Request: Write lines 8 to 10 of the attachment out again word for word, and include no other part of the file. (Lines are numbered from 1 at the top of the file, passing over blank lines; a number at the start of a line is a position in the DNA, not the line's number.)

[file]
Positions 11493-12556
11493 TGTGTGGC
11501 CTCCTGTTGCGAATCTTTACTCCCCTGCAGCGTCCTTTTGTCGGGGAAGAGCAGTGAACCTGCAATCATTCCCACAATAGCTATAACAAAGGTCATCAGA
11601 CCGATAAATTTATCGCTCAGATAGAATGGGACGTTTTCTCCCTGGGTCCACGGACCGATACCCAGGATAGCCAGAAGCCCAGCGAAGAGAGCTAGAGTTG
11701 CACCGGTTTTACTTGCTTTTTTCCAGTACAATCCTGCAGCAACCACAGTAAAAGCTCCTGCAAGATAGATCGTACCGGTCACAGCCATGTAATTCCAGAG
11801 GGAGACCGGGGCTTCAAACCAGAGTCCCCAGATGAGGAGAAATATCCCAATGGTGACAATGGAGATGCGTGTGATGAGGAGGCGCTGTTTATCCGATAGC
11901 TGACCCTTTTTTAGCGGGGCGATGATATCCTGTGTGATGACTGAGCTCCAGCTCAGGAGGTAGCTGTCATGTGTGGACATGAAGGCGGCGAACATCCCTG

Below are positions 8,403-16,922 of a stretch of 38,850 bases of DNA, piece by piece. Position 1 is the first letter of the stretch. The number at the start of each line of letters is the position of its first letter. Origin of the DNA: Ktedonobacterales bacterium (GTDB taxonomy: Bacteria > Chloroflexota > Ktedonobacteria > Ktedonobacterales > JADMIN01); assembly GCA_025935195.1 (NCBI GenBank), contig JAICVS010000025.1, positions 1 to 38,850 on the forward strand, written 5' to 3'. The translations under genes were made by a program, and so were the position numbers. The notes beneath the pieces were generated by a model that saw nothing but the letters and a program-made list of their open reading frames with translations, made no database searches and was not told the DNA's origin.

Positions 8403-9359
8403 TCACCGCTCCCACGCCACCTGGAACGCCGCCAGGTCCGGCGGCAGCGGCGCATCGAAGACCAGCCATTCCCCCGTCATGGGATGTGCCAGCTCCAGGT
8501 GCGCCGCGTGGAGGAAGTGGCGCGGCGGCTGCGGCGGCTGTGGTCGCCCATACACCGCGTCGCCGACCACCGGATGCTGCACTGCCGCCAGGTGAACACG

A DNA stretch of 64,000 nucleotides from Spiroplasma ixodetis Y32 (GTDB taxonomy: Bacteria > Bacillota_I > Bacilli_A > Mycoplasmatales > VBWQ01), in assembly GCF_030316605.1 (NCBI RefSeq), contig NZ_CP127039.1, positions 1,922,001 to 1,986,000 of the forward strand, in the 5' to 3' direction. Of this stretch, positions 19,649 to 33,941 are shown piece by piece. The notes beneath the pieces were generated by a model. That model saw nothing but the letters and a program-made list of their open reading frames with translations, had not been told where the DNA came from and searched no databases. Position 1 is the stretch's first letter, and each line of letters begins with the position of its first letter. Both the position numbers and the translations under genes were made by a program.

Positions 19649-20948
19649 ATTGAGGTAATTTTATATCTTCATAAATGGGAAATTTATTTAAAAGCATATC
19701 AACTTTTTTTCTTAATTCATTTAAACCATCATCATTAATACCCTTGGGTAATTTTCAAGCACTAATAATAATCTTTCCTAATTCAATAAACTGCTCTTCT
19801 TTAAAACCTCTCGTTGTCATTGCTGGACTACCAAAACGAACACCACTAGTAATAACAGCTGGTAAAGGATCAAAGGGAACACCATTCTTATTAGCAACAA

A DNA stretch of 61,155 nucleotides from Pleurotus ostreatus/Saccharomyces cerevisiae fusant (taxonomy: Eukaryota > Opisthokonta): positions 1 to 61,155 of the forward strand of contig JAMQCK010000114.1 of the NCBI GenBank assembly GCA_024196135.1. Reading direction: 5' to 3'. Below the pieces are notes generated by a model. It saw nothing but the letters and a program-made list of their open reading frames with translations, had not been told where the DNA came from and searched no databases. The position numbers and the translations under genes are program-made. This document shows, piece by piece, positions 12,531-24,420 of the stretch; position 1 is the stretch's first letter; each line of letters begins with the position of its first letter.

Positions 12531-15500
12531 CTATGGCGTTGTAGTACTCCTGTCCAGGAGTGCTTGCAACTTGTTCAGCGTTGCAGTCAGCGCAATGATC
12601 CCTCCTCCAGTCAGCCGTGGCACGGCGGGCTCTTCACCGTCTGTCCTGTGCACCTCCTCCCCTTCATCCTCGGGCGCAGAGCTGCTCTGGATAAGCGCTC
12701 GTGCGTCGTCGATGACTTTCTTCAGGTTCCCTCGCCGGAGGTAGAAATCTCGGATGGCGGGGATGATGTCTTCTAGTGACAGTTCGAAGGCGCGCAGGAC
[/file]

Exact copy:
Below are positions 8,403-16,922 of a stretch of 38,850 bases of DNA, piece by piece. Position 1 is the first letter of the stretch. The number at the start of each line of letters is the position of its first letter. Origin of the DNA: Ktedonobacterales bacterium (GTDB taxonomy: Bacteria > Chloroflexota > Ktedonobacteria > Ktedonobacterales > JADMIN01); assembly GCA_025935195.1 (NCBI GenBank), contig JAICVS010000025.1, positions 1 to 38,850 on the forward strand, written 5' to 3'. The translations under genes were made by a program, and so were the position numbers. The notes beneath the pieces were generated by a model that saw nothing but the letters and a program-made list of their open reading frames with translations, made no database searches and was not told the DNA's origin.

Positions 8403-9359
8403 TCACCGCTCCCACGCCACCTGGAACGCCGCCAGGTCCGGCGGCAGCGGCGCATCGAAGACCAGCCATTCCCCCGTCATGGGATGTGCCAGCTCCAGGT